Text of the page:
It’s actually a pretty simple process that has a few steps to get this “look” (and it’s not LucisArts or HDR :) ).
There is one thing you must promise me–and yourself–before reading this post. Repeat (or read) after me:
“I, (state your name, or clever web user ID) will not overuse this technique on EVERY photo I take. I will only use it in moderation.” (more…)
Greetings! My name is Chris Orwig , and I’m a photographer, interactive designer and educator. I whole heartedly agree with the acclaimed French photographer Marc Riboud who says, “Photography is about savoring life at 1/100th of a second.” And it is true, isn’t it? Photography enriches, enlivens and expands how we think, what we see and who we are. Photography helps us live more fully, more completely. Having a camera in hand does make a difference. Yet, throughout one’s photographic journey, there are seasons when our passion and vitality dwindles. That’s why we read blogs like this. We’re looking for a bit of straightforward information and inspiration that will further us along. In light of that, here’s a post devoted to providing you with some creative thoughts and anecdotes that will hopefully lead you to creating more compelling photographs – enjoy!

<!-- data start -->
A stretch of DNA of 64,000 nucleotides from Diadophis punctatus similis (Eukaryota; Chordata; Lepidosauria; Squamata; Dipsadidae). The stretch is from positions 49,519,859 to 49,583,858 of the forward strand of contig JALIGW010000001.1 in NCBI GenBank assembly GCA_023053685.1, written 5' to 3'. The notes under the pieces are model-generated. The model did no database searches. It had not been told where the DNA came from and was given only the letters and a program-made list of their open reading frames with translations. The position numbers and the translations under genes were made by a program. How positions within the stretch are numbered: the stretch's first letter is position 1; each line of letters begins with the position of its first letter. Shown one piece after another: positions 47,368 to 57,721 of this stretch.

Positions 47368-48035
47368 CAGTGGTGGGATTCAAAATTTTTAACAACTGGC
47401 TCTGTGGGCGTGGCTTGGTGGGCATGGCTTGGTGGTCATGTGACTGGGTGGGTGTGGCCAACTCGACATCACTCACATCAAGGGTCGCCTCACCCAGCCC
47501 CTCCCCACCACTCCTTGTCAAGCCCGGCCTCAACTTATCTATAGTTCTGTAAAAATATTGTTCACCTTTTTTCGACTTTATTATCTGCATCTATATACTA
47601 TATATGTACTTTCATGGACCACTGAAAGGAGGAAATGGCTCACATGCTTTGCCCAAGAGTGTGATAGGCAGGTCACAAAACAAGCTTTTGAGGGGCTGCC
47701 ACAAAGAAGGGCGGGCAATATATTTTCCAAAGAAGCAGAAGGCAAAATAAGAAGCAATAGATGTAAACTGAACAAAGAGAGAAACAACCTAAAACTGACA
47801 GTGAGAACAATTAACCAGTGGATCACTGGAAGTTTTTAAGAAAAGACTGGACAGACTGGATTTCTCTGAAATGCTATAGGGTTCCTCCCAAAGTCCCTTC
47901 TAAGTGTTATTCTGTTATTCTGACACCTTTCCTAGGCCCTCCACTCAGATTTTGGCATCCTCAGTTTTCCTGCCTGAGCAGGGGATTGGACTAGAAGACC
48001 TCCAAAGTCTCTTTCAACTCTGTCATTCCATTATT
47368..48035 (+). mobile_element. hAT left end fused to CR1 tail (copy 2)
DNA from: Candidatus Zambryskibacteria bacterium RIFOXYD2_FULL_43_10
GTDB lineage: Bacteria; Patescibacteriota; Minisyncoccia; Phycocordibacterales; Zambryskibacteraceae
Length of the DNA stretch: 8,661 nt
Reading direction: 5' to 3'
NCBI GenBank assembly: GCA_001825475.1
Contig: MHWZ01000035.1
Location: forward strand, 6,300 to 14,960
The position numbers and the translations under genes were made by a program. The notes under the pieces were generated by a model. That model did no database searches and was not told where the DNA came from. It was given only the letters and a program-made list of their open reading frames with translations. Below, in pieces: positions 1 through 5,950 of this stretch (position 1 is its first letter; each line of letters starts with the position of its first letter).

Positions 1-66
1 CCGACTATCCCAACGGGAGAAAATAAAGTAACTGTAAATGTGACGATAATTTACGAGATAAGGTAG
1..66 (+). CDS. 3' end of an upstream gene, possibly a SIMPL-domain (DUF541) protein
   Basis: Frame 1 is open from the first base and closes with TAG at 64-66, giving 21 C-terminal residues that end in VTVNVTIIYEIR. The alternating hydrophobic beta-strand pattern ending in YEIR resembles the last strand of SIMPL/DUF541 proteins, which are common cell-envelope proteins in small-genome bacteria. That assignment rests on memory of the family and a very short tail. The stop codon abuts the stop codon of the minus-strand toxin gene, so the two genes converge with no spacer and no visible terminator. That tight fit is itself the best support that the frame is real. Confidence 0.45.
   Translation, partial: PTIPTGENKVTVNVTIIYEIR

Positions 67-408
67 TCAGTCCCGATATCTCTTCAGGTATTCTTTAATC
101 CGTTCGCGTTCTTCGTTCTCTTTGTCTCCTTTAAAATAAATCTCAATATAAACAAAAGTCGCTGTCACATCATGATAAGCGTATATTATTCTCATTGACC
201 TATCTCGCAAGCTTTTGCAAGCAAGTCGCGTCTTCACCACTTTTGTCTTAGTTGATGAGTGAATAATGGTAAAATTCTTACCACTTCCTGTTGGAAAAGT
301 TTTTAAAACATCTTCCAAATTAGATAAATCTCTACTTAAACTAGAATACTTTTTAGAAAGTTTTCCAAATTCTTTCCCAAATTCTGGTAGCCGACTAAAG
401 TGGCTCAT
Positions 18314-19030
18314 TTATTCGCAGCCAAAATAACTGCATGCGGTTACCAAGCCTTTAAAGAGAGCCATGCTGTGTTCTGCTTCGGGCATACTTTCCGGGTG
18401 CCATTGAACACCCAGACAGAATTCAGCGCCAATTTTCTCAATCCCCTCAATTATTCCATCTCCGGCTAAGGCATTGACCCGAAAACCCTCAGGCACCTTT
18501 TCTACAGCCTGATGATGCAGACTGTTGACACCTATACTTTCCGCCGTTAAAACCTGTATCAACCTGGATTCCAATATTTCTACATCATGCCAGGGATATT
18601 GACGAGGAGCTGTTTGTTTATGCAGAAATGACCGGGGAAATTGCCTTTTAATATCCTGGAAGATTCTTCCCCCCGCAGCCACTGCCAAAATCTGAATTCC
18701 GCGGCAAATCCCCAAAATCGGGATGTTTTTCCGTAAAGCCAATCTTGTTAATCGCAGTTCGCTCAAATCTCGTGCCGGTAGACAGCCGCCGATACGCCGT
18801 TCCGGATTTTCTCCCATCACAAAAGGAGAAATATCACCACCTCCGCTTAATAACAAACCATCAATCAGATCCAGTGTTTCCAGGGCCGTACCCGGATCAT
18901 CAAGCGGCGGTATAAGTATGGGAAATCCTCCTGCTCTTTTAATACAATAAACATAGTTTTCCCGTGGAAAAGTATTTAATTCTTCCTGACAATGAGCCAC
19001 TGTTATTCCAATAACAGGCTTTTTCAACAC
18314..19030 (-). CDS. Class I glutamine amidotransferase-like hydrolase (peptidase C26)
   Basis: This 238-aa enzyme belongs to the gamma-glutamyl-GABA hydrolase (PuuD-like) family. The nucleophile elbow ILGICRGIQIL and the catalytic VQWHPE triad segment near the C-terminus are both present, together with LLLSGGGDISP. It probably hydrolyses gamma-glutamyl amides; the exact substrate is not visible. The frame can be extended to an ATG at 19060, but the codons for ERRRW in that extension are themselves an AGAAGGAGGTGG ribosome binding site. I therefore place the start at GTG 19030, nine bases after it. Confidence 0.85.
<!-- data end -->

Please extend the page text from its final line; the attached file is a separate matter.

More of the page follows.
Burn out or Burn Bright As a photography faculty at the Brooks Institute, I’ve worked with a wide range of students. Some have gone on to accomplish great things – even fame! Others have dried up, burned out and left the field all together. I’ve always been interested in this dichotomy, and it interests our students as well. They are always on the lookout for the secret that will help them excel. A few years back, one student was having his portfolio reviewed by the legendary Jay Maisel.
The review was fine, yet after it was over the student pleaded with Jay, “Tell me, how can I take more interesting photos?” With missing a beat, Jay volleyed back, “Become a more interesting person.” Or said in another way, as Chris Rainier told me last week, “…at some point photography becomes autobiographical. In order to create better photos, sometimes we need to put down the photography books and magazines. Then we need to go out and to develop who we are.”
Who we are, shapes what we see.